Tracking Cuckoos to Africa... and back again

We’ve lost over half the number of Cuckoos in the UK over the last 20 years.

Since 2011 we’ve been satellite-tracking Cuckoos to find out why. We’ve learned lots of vital information which could help us to understand our Cuckoos -  such as how the different routes taken are linked to declines, and some of the pressures they face whilst on migration. 

But there is still more to discover. We now need to look more closely at how dependent they are on, and how much their migration is linked, to the drought-busting rains of the weather frontal system known as the Inter Tropical Convergence Zone (ITCZ) as they move out of the Congo rainforest and begin to head back to the UK via West Africa.

This project wouldn't have been possible without the amazing support from funders and sponsors. Read more about the project and find out how you can get involved.

We have been able to share our expertise around tracking Cuckoos with other international studies, such as the Beijing Cuckoo Project.

Follow our Cuckoos as they move to and from Africa.

 

Cuckoo movements from 01 May 2017 to 22 February 2018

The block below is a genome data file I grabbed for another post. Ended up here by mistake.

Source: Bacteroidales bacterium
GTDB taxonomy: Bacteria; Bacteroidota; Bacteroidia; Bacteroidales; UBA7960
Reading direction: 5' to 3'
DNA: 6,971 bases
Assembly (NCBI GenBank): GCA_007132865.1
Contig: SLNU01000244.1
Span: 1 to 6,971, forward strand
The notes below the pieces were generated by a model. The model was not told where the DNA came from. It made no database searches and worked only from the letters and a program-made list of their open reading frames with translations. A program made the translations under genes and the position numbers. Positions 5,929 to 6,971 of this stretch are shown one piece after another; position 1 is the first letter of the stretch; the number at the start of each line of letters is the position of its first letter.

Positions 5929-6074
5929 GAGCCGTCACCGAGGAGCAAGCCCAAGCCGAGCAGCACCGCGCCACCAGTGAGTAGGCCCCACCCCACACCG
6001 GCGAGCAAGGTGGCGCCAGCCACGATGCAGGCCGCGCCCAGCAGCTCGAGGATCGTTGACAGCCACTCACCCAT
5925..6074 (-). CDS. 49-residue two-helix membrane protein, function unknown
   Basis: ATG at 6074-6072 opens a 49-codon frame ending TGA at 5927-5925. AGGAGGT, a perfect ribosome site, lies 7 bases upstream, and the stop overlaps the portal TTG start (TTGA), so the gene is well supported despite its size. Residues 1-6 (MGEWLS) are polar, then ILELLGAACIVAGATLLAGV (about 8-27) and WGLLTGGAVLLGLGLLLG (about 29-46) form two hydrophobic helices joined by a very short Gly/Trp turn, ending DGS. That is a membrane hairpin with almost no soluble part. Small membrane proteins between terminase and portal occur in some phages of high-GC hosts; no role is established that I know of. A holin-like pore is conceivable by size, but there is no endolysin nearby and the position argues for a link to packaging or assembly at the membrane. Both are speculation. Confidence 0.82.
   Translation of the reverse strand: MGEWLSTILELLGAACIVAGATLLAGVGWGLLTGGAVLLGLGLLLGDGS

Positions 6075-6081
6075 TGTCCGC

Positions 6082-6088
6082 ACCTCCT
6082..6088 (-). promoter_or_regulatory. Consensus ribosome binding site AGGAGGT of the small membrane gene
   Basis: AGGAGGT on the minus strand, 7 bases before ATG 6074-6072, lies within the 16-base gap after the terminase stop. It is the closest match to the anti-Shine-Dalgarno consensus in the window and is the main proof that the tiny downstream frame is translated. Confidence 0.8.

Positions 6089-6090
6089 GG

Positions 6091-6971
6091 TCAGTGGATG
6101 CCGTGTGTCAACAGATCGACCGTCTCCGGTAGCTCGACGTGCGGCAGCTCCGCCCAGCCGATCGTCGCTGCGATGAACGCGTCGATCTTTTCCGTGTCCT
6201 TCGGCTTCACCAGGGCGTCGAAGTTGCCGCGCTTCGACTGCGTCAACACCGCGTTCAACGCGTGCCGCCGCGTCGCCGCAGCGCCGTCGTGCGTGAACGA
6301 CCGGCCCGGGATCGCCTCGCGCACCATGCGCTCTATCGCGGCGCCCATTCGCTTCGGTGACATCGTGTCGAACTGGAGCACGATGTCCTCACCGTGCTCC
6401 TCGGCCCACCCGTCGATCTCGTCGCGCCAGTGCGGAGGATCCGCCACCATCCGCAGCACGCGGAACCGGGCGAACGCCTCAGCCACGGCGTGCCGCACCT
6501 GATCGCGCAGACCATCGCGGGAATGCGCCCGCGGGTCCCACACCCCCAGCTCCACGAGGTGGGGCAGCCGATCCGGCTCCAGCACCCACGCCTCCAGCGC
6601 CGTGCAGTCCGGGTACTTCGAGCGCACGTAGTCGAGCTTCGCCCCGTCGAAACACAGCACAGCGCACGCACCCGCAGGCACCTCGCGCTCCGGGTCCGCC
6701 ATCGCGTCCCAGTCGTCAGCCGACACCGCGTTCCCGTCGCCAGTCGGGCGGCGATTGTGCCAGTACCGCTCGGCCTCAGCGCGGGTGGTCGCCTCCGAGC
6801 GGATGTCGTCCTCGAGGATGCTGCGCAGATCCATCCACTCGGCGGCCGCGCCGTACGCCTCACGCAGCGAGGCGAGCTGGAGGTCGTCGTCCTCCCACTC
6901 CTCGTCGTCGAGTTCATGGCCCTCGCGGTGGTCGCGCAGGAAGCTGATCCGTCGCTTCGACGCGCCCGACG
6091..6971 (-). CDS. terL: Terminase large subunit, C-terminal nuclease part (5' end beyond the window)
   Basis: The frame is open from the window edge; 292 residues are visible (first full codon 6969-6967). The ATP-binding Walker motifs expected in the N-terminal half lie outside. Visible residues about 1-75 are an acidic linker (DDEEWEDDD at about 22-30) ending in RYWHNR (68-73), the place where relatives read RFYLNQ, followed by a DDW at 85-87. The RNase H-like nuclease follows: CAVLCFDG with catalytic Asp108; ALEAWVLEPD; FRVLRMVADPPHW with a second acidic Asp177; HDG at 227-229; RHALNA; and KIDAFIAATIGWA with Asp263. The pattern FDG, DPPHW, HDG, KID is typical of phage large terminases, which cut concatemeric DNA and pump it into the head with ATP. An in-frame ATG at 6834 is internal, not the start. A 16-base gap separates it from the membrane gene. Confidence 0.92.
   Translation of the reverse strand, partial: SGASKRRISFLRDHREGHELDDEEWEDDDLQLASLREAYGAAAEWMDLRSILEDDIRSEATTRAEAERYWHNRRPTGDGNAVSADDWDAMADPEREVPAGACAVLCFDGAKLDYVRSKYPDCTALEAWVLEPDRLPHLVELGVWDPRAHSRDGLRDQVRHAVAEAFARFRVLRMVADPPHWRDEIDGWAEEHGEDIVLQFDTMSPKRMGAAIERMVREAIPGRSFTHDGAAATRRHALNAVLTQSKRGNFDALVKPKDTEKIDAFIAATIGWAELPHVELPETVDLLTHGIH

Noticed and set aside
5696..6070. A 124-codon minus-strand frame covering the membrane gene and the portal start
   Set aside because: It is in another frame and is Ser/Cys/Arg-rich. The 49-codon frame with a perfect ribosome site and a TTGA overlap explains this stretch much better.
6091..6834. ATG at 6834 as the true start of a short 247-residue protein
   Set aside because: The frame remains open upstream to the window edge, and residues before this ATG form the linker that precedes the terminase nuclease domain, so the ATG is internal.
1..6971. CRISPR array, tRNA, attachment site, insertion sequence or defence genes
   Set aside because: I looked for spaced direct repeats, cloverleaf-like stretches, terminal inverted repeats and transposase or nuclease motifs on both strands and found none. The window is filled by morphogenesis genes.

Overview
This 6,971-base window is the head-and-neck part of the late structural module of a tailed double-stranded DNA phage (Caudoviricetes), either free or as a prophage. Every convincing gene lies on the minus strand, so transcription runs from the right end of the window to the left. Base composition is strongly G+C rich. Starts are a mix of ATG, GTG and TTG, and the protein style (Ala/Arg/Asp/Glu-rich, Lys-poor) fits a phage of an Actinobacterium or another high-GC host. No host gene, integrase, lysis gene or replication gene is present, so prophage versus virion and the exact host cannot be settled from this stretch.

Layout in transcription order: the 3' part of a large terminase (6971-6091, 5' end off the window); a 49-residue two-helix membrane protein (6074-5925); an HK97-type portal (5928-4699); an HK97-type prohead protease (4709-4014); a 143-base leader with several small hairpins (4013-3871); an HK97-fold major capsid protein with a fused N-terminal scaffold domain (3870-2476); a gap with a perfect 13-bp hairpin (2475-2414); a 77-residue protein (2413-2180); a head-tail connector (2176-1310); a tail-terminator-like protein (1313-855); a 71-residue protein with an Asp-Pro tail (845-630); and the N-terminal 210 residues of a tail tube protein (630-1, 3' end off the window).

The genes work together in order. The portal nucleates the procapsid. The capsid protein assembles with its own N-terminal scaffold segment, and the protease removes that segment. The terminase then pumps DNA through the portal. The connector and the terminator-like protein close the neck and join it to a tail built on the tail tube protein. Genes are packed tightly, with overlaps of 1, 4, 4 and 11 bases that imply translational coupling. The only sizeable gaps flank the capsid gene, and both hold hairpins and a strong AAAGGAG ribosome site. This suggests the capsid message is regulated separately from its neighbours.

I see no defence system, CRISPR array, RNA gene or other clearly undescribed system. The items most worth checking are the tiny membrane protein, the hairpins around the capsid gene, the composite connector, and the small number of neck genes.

View routes starting..
Cuckoo positions on
 
 

Latest News

Victor in Central African Republic - 15 Feb 2018
Victor's newest signals on 14 February show he's moved a further 400km (245 miles) northwards and is now in the west of the Central African Republic. 
Selborne in Guinea - 15 Feb 2018
Selborne has only travelled a short distance since the last blog but, by flying 75km (50 miles) north-east, he is now over the country border and into Guinea. He's already covered an incredible journey of approximately 5760km (3,500 miles) from his wintering location in Angola. Go Selborne! 
Larry moves north within Congo - 15 Feb 2018
Larry has moved a further 280km (175 miles) northwards within Congo. He is now in the Odzala-Kokoua National Park, an area that Victor has just left. This is an area that Larry didn't use on the first migration we followed but discovered when heading south in October 2016, and again made use of for a few weeks in February 2017 on his northward migration, before heading into Cameroon. 

Get involved

Find out how you can support the project, or contact us directly for further details - cuckoos [at] bto.org

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